1422595_715567895139015_565248047_nRead more about this story here. 

by Kam Sandhu @KamBass

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1) MPs vote on bedroom tax 

On Tuesday 12th November, MPs gathered to debate and vote on whether the bedroom tax should be abolished. To see what was said click here. Unfortunately, despite evidence that the hated policy was not working due to a lack of smaller housing and options leaving tenants in arrears and poverty cycles, the vote returned a result of 252 voting against abolishment and 226 for.

Following the debate, Labour have been attacked and accused of ‘rank hypocrisy’ after 47 of its MPs failed to show for the key vote which is one of Labour’s own motions, with a promise to abolish the tax should they win the election in 2015.

The Herald were told that 24 Labour MPs were absent due to a pairing with a coalition minister.

21 Lib Dems also did not vote, with some believed to have done so in protest.

Bedroom Tax Protest Image: birminghamagainstthecuts.co.uk

Bedroom Tax Protest Image: birminghamagainstthecuts.co.uk

Read more about this story here.

2) David Cameron announces we need permanent austerity from a gold lectern

In a speech to the lord mayor’s banquet last week, prime minister David Cameron announced that Britain needed to remain a leaner state, and called for permanent austerity.

Image: The Guardian

Image: The Guardian

The photo that emerged from the banquet shows David Cameron in white regalia, speaking from a gold lectern, next to a gold throne and many reacted to the speech suggesting that this demonstrated how out of touch Cameron is with those at the sharp end of the austerity measures he promotes.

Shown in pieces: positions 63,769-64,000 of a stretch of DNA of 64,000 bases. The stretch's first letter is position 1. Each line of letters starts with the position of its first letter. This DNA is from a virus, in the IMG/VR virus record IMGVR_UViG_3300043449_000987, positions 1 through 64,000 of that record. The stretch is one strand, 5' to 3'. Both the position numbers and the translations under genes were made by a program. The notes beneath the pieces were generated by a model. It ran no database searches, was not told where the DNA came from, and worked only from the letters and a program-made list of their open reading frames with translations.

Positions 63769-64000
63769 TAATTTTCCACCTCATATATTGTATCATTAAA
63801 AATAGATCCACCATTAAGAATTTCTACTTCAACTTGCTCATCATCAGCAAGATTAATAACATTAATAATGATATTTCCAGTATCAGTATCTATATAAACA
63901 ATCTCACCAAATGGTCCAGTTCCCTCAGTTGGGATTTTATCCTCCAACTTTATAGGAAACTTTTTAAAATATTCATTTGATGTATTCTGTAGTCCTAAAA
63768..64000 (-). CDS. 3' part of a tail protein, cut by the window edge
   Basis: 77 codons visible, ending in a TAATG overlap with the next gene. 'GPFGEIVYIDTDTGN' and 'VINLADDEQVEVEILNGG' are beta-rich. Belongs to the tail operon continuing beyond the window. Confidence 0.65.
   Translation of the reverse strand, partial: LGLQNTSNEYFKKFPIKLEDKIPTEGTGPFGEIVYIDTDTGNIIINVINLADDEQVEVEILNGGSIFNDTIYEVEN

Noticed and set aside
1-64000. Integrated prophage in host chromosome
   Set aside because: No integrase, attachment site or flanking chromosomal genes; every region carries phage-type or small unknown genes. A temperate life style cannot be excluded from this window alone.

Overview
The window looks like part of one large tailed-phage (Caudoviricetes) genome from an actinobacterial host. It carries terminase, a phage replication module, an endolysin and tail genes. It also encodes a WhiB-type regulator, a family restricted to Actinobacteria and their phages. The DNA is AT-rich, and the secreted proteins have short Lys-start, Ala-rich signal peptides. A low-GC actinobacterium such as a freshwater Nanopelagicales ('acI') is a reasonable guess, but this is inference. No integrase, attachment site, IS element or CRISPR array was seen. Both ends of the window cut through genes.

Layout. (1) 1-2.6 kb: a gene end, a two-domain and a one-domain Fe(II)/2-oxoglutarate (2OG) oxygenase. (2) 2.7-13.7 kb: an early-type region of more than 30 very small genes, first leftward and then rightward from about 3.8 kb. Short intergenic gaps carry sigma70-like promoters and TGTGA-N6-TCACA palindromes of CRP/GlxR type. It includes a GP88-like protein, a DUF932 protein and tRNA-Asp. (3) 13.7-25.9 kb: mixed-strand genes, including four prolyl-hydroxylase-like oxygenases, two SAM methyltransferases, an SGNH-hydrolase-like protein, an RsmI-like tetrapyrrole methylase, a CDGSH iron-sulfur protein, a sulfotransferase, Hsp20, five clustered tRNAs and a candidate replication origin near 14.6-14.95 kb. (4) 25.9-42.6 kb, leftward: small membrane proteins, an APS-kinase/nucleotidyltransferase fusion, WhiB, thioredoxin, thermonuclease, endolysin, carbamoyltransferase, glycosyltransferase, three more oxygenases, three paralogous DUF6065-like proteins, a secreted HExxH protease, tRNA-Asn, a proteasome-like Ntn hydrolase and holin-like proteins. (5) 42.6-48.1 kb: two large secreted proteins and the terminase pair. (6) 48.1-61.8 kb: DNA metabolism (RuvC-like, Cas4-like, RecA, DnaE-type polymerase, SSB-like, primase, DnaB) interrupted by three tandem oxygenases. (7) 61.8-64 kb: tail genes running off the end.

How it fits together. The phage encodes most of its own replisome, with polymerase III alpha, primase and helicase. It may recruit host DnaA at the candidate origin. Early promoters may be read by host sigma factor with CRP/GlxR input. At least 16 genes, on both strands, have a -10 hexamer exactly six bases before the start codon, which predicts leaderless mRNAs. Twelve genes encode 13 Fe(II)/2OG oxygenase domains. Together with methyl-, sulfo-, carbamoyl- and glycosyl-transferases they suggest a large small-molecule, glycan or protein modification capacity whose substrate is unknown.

“We are sticking to the task. But that doesn’t just mean making difficult decisions on public spending. It also means something more profound. It means building a leaner, more efficient state. We need to do more with less. Not just now, but permanently.”

David Cameron

Further, prior to not really winning the election in 2010, Cameron said that he would introduce austerity measures for a short time to get the country back on track. No one signed up for permanent austerity. Yet, Cameron now wants to abandon his election promises and continue with indefinitely with the cuts.

But perhaps Cameron was hoping we wouldn’t remember this or find it out, following another revelation this week, that the conservative party have attempted to wipe all of their speeches from 2000-2010 from the Internet. We can only imagine this is because they want to wipe the evidence of promises the conservative party have broken, including the one for a transparent government.

Image: @labourpress

Image: @labourpress

3) Disabled could lose 50,000 jobs

The Disability Benefits Consortium (DBC) – an organisation formed of over 50 leading charities, has warned that welfare reforms could see 50,000 disabled people lose their jobs.

Image: e-activist

Image: e-activist

The move for disability benefits from the Disability Living Allowance (DLA) to the Personal Independence Payment (PIP) will see thousands lose out on support due to tougher eligibility criteria. The government’s own projections estimate that 500,000 disabled people will no longer be allowed to claim.

Many disabled people use the support from the DLA to help them get around where they cannot use public transport. Without this extra support many disabled people may not be able to hold on to their jobs.

The PIP will save £145million. But the loss of tax and national insurance payments from the jobs disabled people stand to lost could cost £278million in tax and national insurance and the cost to the taxpayer to pay for unemployment benefit for those that lose their job will amount to £178million.

Steve Winyard, co-chair of the DBC said:

“One in five disabled people use DLA to help them in work. But thousands could be forced out of employment as a result of cuts to mobility help.

DWP has failed to analyse this issue to date.  It is vital that cuts don’t  force disabled people out of work and cost more to the public purse overall.”

Read more about this story here. 

3) Underemployment now worst on record